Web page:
The Well-Tempered Ear

Classical music education: WYSO honors James and Geri Grine with the Rabin Youth Arts Award for Youth Arts Supporters. Plus, the final performance of “Exiled in Hollywood” by the Madison Symphony Orchestra is TODAY at 2:30 p.m. | March 8, 2015

ALERT: This afternoon at 2:30 p.m. in Overture Hall is the last performance of “Exiled in Hollywood” with British violin soloist Daniel Hope (below) and John DeMain conducting the Madison Symphony Orchestra. The music, composed by refugees from Nazi Europe, is by Erich Wolfgang Korngold, Miklos Rozsa and Franz Waxman.

Here is a link to my Q&A with Daniel Hope:

And here is a link to a rave review by Greg Hettmansberger for his Madison Magazine blog “Classically Speaking”:

Daniel Hope playing

By Jacob Stockinger

The Ear has received the following news from the office of the Wisconsin Youth Symphony Orchestras (WYSO):

The Wisconsin Youth Symphony Orchestras (WYSO) Board of Directors is pleased to announce the 2015 Rabin Youth Arts Award recipients.

They are James and Geri Grine, who will receive the award in the category of Artistic Achievement. The award is a glass sculpture (below) designed and made by artist Colleen Ott of Spring Green. It will be presented at state Arts Day on this Wednesday, March 11, 2015 at the downtown Central Branch of the Madison Public Library.

Colleen Ott Rabin award 2015

Deserving individuals and organizations from across the state were nominated for their support of youth arts across all disciplines.

Jim and Geri Grine have been fervent supporters of the arts in Oshkosh and throughout Wisconsin. Through their careers as musicians, conductors, teachers and arts administrators, the Grines have promoted and expanded performing arts opportunities for youth in Oshkosh and the state of Wisconsin.

Geri Grine (below) has been a long-time orchestra director and music teacher at both Oshkosh high schools. She has been the conductor and Musical Director of the Oshkosh Youth Symphony Orchestra for 28 years. Geri created the Oshkosh Youth Symphony’s Philharmonia Orchestra in 2008. She has sponsored several hands-on artist residencies for local high school students as a board member for Project SOAR.

Geri also founded the Suzuki program at the University of Wisconsin-Oshkosh. From 1996 to 2006, Geri built a Suzuki string program in her native Hawaii. This would be become the first string program on the Hawaiian island of Maui.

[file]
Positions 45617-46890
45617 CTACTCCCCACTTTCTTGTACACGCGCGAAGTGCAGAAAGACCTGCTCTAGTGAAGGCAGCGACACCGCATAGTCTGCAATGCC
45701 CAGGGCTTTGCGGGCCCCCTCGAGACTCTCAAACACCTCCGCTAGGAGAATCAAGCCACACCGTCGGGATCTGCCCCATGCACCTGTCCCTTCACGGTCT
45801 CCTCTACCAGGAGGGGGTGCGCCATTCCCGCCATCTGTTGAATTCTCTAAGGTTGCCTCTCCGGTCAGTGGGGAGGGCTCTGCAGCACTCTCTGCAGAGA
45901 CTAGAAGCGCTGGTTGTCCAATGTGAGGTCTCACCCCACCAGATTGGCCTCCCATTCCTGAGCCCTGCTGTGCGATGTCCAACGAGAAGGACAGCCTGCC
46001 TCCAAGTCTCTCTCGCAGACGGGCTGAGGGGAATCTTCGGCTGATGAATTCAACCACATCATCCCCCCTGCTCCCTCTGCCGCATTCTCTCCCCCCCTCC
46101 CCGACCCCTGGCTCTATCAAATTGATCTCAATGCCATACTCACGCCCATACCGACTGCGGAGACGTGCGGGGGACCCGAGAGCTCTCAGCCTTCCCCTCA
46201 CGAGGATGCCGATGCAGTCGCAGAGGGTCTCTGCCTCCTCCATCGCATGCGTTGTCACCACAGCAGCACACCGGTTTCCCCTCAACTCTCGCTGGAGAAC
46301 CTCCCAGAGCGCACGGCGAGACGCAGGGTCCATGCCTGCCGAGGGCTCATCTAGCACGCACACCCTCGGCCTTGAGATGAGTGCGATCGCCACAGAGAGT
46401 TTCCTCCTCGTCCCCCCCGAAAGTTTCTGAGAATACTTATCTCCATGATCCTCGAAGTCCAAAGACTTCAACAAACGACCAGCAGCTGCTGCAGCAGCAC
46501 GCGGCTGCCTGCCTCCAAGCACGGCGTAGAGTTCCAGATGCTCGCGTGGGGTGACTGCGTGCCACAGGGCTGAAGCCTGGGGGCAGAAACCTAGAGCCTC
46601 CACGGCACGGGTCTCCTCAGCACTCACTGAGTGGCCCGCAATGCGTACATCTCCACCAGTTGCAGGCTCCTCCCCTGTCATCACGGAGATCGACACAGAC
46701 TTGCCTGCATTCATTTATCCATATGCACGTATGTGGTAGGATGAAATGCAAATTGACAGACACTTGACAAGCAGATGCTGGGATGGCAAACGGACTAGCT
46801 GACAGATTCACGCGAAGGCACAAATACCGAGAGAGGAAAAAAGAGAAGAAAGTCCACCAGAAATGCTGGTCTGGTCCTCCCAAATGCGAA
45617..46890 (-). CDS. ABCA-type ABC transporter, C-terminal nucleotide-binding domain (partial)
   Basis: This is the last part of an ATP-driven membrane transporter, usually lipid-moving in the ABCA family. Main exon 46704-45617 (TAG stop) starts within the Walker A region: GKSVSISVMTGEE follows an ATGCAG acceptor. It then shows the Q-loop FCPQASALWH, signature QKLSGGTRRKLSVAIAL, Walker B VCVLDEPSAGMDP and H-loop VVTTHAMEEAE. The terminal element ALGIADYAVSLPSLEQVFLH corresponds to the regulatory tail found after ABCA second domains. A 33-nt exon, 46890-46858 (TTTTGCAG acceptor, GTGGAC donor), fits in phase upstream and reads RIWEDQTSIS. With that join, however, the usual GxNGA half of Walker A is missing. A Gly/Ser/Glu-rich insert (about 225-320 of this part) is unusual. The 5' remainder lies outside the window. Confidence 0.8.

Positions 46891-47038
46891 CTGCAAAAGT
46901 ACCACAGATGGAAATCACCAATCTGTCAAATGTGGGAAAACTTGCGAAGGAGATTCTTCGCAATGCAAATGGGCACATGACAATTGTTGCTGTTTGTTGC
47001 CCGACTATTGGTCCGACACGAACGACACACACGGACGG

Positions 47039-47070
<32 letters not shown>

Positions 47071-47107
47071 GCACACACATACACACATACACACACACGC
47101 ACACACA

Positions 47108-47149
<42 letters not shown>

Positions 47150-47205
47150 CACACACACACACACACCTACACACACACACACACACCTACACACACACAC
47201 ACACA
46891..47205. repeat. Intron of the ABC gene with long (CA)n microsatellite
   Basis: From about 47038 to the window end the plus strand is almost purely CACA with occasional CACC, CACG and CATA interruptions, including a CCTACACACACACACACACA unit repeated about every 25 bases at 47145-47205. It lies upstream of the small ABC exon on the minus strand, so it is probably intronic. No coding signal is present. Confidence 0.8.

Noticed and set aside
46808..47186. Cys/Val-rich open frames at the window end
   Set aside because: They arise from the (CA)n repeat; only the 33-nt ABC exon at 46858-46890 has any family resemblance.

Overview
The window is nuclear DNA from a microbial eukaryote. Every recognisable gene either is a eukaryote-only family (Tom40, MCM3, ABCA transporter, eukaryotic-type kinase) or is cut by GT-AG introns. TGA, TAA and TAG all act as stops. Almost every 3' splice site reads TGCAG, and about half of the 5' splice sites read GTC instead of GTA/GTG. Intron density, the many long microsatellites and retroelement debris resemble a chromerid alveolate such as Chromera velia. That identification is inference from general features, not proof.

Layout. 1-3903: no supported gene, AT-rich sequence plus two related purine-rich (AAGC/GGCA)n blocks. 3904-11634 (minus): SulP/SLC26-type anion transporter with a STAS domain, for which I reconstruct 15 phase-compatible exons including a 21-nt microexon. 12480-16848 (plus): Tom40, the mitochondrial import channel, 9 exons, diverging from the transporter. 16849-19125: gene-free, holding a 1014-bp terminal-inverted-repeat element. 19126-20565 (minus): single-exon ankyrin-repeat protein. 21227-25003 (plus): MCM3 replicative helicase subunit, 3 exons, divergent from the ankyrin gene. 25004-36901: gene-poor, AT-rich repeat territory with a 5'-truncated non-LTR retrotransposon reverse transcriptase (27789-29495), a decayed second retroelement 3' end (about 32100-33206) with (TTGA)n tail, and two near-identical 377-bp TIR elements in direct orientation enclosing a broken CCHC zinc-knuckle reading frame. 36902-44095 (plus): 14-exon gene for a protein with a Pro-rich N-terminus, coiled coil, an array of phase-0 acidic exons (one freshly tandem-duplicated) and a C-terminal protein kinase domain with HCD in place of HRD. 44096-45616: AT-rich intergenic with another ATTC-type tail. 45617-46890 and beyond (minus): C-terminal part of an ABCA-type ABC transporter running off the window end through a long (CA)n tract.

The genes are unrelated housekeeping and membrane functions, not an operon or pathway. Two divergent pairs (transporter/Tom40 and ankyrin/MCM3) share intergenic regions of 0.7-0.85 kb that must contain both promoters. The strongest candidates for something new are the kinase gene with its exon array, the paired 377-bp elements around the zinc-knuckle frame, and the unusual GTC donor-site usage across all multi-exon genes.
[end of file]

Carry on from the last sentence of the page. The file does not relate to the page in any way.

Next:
Geri Grine

Since 2008, Jim Grine (below) has served as the Volunteer Executive Director of the Oshkosh Symphony Orchestra. He has been instrumental in raising funds to support the symphony’s Art and Music Synergy Programs, which has led to several collaborations between local arts organizations. Under Jim, the Oshkosh Symphony Orchestra devotes one-third of its annual income to supporting the Oshkosh Youth Symphony Orchestra.

Jim was also instrumental in the creation of the Water City Chamber Orchestra which performs an annual concert for third graders in the Oshkosh School District.

Jim Grine

The Wisconsin Youth Symphony Orchestras, located in Madison, Wisconsin, presents the Rabin Youth Arts Awards in honor of their founding conductor, Marvin Rabin (below), as a means to honor those who follow in his footsteps. The awards are a forum for promoting quality youth arts programs and honoring those who work diligently to provide arts opportunities for children throughout Wisconsin. They also serve as a means to elevate awareness in our community about the importance of arts education for all children.

marvin rabin BW

Now celebrating its 49th season, WYSO membership has included more than 5,000 young musicians from more than 100 communities in southern Wisconsin. WYSO, currently under the artistic direction of James Smith, includes three full orchestras, a string orchestra, a chamber music program, a percussion ensemble, a harp ensemble and a brass choir program. For more information, visit


  1. Here’s a link to a YouTube featuring Daniel Hope playing “Imitazione della Campane” (“Imitation of The Bells”) composed by Johann Paul von Westhoff. Mr. Hope played this as an encore in his Friday night performance.

    Comment by fflambeau — March 8, 2015 @ 7:14 am

  2. This is the kind of “classical” music program that has the ability to reshape the entire outlook of “classical” music. First, the soloist, Daniel Hope, is a first rate musician and violinist. One of the best in the world (and in this area, THE best). Second, the program, with its Hollywood ties, has the ability to reach out to people who may not think they really like “classical” music. Third, the concept the program is built around–featuring music from artists who were forced into exile by horrendous political events–is still timely and this is also subject matter that the University of Wisconsin, Madison, has had huge expertise in (think Prof. George L. Mosse, for one) for many years.

    Kudos again to Maestro John DeMain for coming up with this program and inviting Mr. Hope to Madison. Let’s hope, bad pun for sure, that there are more of these concerts on the horizon.

    After all, there is still lots of music that was not played by the 3 composers featured in this concert and there are other composers to be explored (Victor Young, for instance). I’m not sure that Daniel Hope knows this, but the university has huge archival holdings in the film area (including every film from United Artists, Warner Brothers, RKO from the 1930’s to the 1950’s) all housed at the Wisconsin Center for Film and Theater Research. This would be a very rich vein of music, artistry, and history that could be worked together by many talented people in the area. Mr. Hope, with his activism, is a natural for the area.

    Thanks for these wonderful concerts, the radio talks and the performances.

    Comment by fflambeau — March 8, 2015 @ 6:53 am

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